“I do not want to white-wash (the Confederacy) – I don’t want to erase history by any means,” Warrick said Thursday. “But you don’t see Nazi flags flying around in Germany, they’re in museums.”
A spokesperson for the Office of Historic Preservation confirmed that the department does not have a list of Confederate artifacts or memorials on City property. Warrick was unaware of others beyond the statue in Travis Park, which was funded by the Barnard E. Bee chapter of the Daughters of the Confederacy.
“It should at least be up for discussion,” he added, noting that the monument on display at Travis Park would probably be welcomed by a museum dedicated to Civil War history.
“I do not believe the vast majority of residents who support Confederate flags or monuments have hate in their hearts. The fact that some of these symbols are utilized by hate groups to harass and intimidate should be enough to give us pause,” Warrick stated in his letter to Mayor Taylor. He concluded with, “I hope as San Antonio’s leadership, we will move to discuss this topic swiftly, so that our City can continue to achieve its mission as a City on the rise for the new face of America.”
Click here to download Warrick’s letter.
Earlier this week, state Sen. Rodney Ellis (D-Houston) sent a similar letter asking Gov. Greg Abbott to convene a task force to discuss Confederacy memorials on the Capitol grounds in Austin.
While private citizens have the right to free speech, the question has become whether government entities should display what some say is an homage to 150 years of racism that has persisted since the American Civil War and Reconstruction.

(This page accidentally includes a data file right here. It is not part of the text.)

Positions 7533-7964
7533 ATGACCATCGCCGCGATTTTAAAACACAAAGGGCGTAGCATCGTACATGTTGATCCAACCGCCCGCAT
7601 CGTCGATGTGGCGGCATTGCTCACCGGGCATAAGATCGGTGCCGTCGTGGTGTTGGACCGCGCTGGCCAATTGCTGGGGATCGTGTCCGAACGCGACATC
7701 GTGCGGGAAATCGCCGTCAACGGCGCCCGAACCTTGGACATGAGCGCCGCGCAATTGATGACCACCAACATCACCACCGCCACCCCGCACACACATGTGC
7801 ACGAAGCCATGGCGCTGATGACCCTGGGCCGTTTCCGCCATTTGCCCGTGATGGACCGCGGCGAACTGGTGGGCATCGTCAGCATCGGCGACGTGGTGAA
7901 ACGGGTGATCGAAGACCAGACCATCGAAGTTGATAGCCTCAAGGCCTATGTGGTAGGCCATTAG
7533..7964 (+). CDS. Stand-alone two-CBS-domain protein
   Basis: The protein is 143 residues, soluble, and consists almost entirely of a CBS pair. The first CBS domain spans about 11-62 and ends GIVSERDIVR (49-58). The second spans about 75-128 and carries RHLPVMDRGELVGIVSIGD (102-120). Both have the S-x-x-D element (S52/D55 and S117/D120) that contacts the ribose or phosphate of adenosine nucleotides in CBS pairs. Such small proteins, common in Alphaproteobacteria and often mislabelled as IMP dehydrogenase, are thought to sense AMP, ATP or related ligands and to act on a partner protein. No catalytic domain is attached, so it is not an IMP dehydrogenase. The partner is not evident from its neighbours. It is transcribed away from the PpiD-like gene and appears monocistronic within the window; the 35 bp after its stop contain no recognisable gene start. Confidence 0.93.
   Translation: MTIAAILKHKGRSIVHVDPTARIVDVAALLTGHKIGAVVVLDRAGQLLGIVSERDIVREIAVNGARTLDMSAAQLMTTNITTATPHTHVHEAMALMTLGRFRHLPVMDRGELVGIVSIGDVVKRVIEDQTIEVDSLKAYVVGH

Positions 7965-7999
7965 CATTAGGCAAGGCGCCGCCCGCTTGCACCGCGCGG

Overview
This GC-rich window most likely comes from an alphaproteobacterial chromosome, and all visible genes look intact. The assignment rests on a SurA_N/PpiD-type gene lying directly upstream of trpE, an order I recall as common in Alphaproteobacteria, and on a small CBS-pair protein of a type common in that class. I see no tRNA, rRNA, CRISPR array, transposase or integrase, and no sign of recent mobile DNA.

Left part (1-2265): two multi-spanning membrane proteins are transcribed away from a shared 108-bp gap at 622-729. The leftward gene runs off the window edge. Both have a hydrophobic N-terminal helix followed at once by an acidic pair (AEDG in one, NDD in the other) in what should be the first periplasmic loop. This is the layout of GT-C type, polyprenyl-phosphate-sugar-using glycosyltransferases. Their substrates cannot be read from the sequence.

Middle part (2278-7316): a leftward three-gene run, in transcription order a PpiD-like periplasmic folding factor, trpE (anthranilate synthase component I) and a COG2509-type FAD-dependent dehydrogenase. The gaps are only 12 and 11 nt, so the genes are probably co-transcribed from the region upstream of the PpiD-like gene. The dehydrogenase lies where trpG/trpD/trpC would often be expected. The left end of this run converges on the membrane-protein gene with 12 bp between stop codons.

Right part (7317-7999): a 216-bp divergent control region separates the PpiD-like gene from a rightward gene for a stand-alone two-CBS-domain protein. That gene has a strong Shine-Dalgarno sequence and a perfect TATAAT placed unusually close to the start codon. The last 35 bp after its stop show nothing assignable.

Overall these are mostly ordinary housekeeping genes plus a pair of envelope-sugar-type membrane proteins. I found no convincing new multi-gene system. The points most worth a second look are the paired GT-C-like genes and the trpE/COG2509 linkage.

Others, however, say Confederate symbols are an homage to U.S. history – those that fought for the South were Americans, too.
“We’ve contacted the mayor’s office and asked that she stand by her earlier statement,” said Russ Lane, commander of the local chapter, Alamo City Guards Camp, of the Sons of Confederate Veterans. “Which will take a great amount of political courage on her part … given the national hysteria.”
Lane said there is no need for a task force – that there is no need to remove Confederate symbols from public property – but if it’s created, the Sons of Confederate Veterans should be on it. And if the memorials are to be removed, they should be given to the Alamo City Guards Camp. Download his letter to Judge Wolff here.
“Let’s say we remove the Confederate monument in Travis Park … all that does is cost the City money and will do absolutely nothing for the citizens of San Antonio but it would cause discord between us (the Sons) and the City,” he said, adding that the monuments provide educational opportunities by inspiring the viewer to seek out more information. “It’s un-American when you get right down to it.”
Lane also rejects the notion that the Confederate battle flag “stands for slavery,” or for the violent murders in South Carolina. He argues that the historical use of the flag was simply for battle communications.
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“All over one idiot (Dylann Roof) who did a very outrageous criminal act and because there happen to be a photo of him holding the flag,” he said. “Next month, somebody might take a stand against Vietnam Veterans.”
The University of Texas at Austin is also embroiled in a debate of its own over whether to remove Confederate monuments after three statues were vandalized. An online petition calling for the removal of the most controversial, that of Confederate president Jefferson Davis, has collected more than 3,671 supporters as of Thursday afternoon.
*Featured/top image: The Vance House marker at the former Federal Reserve Bank building, now owned by Bexar County. Photo by Scott Ball.